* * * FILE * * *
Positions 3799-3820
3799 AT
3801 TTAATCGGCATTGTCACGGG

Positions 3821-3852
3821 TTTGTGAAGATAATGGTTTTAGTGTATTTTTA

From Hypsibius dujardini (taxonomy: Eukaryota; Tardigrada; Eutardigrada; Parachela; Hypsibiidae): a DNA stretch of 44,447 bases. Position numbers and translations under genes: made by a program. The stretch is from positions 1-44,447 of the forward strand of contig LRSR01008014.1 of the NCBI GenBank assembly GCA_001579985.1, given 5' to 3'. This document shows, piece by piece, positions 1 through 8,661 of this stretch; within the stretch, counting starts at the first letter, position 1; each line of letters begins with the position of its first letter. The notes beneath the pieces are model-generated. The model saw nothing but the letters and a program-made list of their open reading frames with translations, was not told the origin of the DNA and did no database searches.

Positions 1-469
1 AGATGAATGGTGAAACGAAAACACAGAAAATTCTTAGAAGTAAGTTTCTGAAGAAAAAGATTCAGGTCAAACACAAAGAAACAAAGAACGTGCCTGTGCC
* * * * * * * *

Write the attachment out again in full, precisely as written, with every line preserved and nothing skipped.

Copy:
Positions 3799-3820
3799 AT
3801 TTAATCGGCATTGTCACGGG

Positions 3821-3852
3821 TTTGTGAAGATAATGGTTTTAGTGTATTTTTA

From Hypsibius dujardini (taxonomy: Eukaryota; Tardigrada; Eutardigrada; Parachela; Hypsibiidae): a DNA stretch of 44,447 bases. Position numbers and translations under genes: made by a program. The stretch is from positions 1-44,447 of the forward strand of contig LRSR01008014.1 of the NCBI GenBank assembly GCA_001579985.1, given 5' to 3'. This document shows, piece by piece, positions 1 through 8,661 of this stretch; within the stretch, counting starts at the first letter, position 1; each line of letters begins with the position of its first letter. The notes beneath the pieces are model-generated. The model saw nothing but the letters and a program-made list of their open reading frames with translations, was not told the origin of the DNA and did no database searches.

Positions 1-469
1 AGATGAATGGTGAAACGAAAACACAGAAAATTCTTAGAAGTAAGTTTCTGAAGAAAAAGATTCAGGTCAAACACAAAGAAACAAAGAACGTGCCTGTGCC